[Study about the grant programme of the german BMBF for the promotion of alternatives to animal experiments] [Article in German]

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Franz P. Gruber, Peter Günzel, Brigitte Rusche, Karin Schwabenbauer
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Abstract

From 1980 until 1991, 98 research projects covering a total amount of 86.1 million German Marks were sponsored by the German Ministery for Education, Science, Research, and Technology in a research grant programme for the promotion of alternatives to animal experiments. The German Ministery for Education, Science, Research, and Technology appointed the German foundation SET (Foundation for the Promotion of Research on Replacement and Supplementary Methods for the Reduction of Animal Experiments) to carry out an essay on the efficiency of this grant programme. This essay was done with the help of a questionaire that was to be filled in by the project managers on a voluntary basis. 23 of the 98 projects had not been completed by the time of the survey. Not all of the questionaires returned were suitable for the purposes of the study. Therefore only projects covering 73.7 million German marks of the total grant amount were evaluated. According to their research subjects, the research projects were classified by the following categories: Reduction of distress or of the number of laboratory animals used in an experiment (5.9%); reduction of the number of animals by performing an animal-free method before the animal test (38.8%); replacement of animal test by an animal-free method (24.7%); basic research (20%); promotion of its acceptance by optimization of an animal-free method (8.2%); and validation of an animal-free method (2.4%). It is remarkable that not even half of those projects that were performed with the goal of reducing the number of laboratory animals mentioned any success concering this goal. There were large differences between industrial research projects and non-industrial research projects (universities, state-owned and private research institutes): The main goals of industrial projects were "reduction of distress or of the number of laboratory animals used in an experiment" and "reduction of the number of animals by performing an animal-free method before the animal test"; whereas the main goals of university projects were "replacement of an animal test by an animal-free method" or topics covering basic research. In 17 projects (grand amount 13.1 million German Marks) of the latter category a reduction of the number of laboratory animals was not to be foreseen; 13 of these projects were pursued at universities. Due to a change in the policy of the grant programme, no project of this category was sponsored after 1989. The reason for the very small number of projects on the validation of alternative methods might be that almost no more validation studies are performed on a national level; instead they are coordinated internationally.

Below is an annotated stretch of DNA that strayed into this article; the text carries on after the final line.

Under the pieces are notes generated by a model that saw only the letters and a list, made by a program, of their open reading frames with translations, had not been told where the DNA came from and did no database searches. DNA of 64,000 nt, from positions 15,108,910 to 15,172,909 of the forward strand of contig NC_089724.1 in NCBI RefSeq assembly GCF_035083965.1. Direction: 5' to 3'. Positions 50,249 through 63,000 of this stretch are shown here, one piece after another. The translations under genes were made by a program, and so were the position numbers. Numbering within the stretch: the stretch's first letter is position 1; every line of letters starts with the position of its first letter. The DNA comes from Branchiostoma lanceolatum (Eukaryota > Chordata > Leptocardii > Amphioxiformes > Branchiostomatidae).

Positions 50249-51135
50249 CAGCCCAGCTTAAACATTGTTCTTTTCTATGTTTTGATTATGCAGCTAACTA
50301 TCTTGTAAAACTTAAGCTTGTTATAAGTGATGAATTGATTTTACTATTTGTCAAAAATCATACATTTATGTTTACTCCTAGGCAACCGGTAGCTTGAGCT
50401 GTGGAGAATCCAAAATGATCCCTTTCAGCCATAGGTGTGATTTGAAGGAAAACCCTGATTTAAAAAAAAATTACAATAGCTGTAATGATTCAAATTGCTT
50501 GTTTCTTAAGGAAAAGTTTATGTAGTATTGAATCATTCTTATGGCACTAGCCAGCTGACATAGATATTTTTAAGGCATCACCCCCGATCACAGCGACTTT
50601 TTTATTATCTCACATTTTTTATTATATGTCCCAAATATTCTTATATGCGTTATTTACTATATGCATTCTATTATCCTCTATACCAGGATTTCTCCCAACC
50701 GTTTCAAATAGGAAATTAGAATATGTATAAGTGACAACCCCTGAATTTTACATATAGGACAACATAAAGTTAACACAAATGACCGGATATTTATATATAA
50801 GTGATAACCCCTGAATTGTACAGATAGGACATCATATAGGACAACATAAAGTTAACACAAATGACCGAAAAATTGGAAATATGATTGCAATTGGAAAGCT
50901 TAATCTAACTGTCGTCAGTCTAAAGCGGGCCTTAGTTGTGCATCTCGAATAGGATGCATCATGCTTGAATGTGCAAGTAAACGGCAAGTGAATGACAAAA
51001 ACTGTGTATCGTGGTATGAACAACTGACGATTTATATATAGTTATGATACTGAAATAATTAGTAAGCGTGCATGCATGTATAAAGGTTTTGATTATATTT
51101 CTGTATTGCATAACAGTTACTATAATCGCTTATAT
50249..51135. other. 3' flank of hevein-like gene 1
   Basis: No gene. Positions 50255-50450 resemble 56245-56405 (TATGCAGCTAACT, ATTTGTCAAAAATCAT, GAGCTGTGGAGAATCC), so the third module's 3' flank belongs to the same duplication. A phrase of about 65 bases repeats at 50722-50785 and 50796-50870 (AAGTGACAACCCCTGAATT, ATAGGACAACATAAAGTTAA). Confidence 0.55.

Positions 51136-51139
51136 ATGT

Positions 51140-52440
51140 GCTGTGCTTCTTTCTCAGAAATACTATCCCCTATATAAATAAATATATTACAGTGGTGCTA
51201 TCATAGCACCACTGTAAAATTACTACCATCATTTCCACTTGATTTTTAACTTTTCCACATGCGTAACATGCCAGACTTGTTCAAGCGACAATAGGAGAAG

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How to Cite
Gruber, F. P. (1996) “[Study about the grant programme of the german BMBF for the promotion of alternatives to animal experiments] [Article in German]”, ALTEX - Alternatives to animal experimentation, 13(2), pp. 55–67. Available at: https://altex.org/index.php/altex/article/view/1637 (Accessed: 21 July 2024).
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